That’s exactly how cooperatives begin. They are born out of necessity. People see a need, so they work together to fill that need. For example, rural citizens worked hand-in-hand just to make electricity a reality, and it took thousands of people. Like our frog friend, they probably felt they “had to.” This commitment kept electric cooperatives going even in the back lash of the Great Depression and WWII.
A cooperative is defined as a business primarily operated to provide benefits to members through marketing transactions and through a distribution of earnings from these transactions. In return, members have a responsibility to provide equity capital and govern the business. Cooperatives follow seven guiding principles in delivering value to members and their communities:
• Voluntary and open membership—means membership is open to anyone who can use the cooperative’s services
• Democratic member control
• Members’ Economic Participation—means members can contribute to and benefit from the cooperative equitably
• Autonomy and independence
• Education, training and information—to members and the general public
• Cooperation among cooperatives—utilizing local, regional, national and international structures to strengthen cooperatives
• Concern for community
Using these seven principles, cooperatives around the world work on behalf of their members.
Finally, what does the future hold for cooperatives? I believe traditional cooperatives will continue to find new and better ways to serve the needs of their members. For example, electric cooperatives today offer a much greater variety of services than they did even 10 years ago, such as internet and cable television.
In addition to traditional cooperatives, today we have New Generation cooperatives. These cooperatives help producers increase their share of the consumer dollar. They add value to basic raw commodities through processing. Plus, they allow farmers to work together in marketing, while maintaining independence on their own farms.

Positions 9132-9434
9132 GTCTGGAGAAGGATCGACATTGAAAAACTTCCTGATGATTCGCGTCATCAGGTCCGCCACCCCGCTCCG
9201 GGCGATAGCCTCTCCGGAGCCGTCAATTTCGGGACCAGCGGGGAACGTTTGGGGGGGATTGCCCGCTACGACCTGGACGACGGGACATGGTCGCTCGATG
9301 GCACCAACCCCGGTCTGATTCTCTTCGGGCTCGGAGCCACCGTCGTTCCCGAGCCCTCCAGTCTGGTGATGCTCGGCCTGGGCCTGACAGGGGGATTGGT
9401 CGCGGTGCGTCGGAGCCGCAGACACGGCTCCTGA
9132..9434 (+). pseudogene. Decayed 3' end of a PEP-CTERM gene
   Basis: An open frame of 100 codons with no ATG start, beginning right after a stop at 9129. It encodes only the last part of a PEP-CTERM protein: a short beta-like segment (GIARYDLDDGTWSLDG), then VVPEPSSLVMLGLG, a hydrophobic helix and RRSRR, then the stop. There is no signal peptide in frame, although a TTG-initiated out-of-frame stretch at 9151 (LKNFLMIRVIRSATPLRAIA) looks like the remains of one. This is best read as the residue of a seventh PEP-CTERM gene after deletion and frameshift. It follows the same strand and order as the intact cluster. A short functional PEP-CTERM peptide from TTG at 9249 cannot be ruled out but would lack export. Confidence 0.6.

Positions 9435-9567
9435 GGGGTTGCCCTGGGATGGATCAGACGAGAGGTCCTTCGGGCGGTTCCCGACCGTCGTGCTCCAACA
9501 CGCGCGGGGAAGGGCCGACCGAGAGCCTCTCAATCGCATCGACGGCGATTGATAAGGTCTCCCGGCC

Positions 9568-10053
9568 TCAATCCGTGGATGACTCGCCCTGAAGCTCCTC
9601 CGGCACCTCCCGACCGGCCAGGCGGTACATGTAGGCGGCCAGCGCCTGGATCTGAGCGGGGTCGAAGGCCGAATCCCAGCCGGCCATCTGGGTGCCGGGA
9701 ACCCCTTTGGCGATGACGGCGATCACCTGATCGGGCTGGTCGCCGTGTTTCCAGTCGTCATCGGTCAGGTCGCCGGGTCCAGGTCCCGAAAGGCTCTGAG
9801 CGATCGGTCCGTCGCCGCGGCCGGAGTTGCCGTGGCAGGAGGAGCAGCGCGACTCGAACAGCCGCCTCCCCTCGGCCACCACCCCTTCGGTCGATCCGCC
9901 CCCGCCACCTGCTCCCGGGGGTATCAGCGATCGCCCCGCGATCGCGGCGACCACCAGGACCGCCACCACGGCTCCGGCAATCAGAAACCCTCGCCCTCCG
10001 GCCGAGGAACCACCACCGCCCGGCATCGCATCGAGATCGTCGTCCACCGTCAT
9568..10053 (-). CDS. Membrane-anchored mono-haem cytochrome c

Farmer organizations, such as the National Wheat Growers, National Corn Growers and National Pork Producers Council, are leading proponents of New Generation cooperatives. Examples of new-generation cooperatives include: South Dakota Soybean Processors, West Liberty Foods, and U.S. Premium Beef. Right here in Missouri, we have NEMO Grain, Mid-America Biofuels, and Paseo Cargill Energy. It is estimated that over 100 New Generation cooperatives have been organized to date.
I am reminded of a story about Aristotle and Galileo. Aristotle taught that if a one-pound ball and a five-pound ball of the same size were dropped at the same time from the same height, the five-pound ball would fall five times as fast as the one-pound ball. For two thousand years, this was accepted as a fact. After all, the great Aristotle had said it and it did sound “reasonable.” Then along came Galileo. He questioned this theory. He gathered the scholars of his day to meet him—not to argue, but to ascend the Tower of Pisa. Then and there the experiment was tried for the first time. Aristotle’s theory instantly became a dead duck. The two balls hit the ground at the same time.
The lesson of this story is that the fool argues; the wise man experiments. I believe both traditional and New Generation cooperatives will continue to do just that. They will continue to experiment, explore and study to find new and better ways to serve the needs of their members. They will not accept status quo as “good enough.”